Working as a front-end web developer, I occasionally find myself with the “starfish problem”. What was originally meant to be a simple and elegant website, breaks off into a new direction, which in turn, becomes its own project or “starfish”. Cousin to the much dreaded “feature creep”, the root cause of this can usually be attributed to not adhering to the original design documents and scope of the project.
After wrapping up larger projects, I find it vitally important to re-center myself. A great way to accomplish this is by developing a one-page “microsite”. Deceptive in its simplicity, the microsite is a great way for you to get back in touch with the power and flexibility of web development—while keeping you from being able to splinter off into multiple directions at once.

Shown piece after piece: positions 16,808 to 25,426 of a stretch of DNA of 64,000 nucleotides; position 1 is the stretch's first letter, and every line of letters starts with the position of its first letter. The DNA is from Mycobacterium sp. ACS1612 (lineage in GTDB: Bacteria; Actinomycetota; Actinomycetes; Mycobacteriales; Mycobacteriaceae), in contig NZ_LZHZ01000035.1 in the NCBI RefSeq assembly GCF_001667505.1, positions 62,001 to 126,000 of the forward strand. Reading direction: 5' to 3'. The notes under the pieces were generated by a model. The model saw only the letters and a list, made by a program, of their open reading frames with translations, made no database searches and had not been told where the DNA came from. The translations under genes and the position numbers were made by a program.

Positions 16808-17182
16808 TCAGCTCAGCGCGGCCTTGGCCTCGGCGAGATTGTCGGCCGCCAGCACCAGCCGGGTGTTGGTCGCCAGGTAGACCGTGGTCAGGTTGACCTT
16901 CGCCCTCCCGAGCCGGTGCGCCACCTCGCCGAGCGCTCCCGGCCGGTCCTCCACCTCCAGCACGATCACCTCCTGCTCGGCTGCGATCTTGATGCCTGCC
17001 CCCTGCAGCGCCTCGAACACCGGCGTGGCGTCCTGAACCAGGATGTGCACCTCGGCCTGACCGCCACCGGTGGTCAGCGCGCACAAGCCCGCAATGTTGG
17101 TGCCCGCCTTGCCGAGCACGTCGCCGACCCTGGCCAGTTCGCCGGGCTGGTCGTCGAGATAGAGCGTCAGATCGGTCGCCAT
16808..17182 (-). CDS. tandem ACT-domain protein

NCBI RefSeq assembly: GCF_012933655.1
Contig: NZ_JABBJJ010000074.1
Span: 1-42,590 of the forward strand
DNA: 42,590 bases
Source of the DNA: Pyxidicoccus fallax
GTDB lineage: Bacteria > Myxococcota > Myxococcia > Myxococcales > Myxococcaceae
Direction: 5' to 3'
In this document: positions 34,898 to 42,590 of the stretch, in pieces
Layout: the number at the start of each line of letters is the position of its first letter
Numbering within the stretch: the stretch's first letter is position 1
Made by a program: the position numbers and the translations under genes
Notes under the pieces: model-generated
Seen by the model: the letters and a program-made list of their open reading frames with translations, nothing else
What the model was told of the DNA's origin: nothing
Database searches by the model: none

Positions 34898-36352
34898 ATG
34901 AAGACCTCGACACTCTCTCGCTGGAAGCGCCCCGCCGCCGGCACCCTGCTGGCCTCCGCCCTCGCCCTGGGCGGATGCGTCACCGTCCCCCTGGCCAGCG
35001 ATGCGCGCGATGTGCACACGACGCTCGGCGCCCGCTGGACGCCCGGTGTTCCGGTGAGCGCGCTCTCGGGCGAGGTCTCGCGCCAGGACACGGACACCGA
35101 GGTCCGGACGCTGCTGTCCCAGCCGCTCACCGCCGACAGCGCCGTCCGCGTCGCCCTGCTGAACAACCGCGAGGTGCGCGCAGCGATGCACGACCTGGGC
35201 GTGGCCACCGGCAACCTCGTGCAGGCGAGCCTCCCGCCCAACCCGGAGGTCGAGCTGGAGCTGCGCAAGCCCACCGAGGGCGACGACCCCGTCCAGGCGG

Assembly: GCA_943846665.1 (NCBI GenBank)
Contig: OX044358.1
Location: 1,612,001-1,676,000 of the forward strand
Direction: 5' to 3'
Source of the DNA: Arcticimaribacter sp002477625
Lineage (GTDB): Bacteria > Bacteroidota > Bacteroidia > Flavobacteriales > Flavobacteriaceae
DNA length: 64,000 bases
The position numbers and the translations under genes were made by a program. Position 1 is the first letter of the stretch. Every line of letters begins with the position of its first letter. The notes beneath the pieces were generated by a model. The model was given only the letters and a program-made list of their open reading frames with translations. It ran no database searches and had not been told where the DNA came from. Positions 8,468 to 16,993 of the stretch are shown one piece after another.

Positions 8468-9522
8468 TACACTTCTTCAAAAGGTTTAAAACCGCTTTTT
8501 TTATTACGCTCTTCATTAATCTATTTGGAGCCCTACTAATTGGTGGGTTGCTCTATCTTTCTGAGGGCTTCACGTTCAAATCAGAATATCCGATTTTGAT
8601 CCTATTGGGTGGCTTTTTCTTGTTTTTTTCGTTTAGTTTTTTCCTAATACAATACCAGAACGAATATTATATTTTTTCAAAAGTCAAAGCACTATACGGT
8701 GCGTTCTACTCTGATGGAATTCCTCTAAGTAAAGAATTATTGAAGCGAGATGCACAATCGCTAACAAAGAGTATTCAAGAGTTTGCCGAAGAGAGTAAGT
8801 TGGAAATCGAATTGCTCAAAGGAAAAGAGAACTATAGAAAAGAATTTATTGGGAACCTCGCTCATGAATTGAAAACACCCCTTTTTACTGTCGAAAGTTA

Recently, I found myself tasked with the development of a microsite for our recently released Boat Load™ app for the iPhone. Coming off of a large website project with many independent elements, this was the perfect opportunity for me to revisit the value of simplicity.
The talented design team here at Oneupweb handed me a fantastic design. I then proceeded to assemble into a working single page site. An interactive iPhone element worked well to communicate the expectations one could expect to have with the application. Using Facebook and Twitter’s APIs, I was able to scrape content from their social networks to keep the page dynamic with fresh content. Simple AJAX calls were employed to allow the end user to access a depth of content without having any excessive site loading.
Check the final result out for yourself and tell me what you think. Personally, I think the application and the website are two of the best things we’ve produced. I’d love to hear a boatload of feedback! And check out the new app in the iTunes store! We’d love to receive your reviews!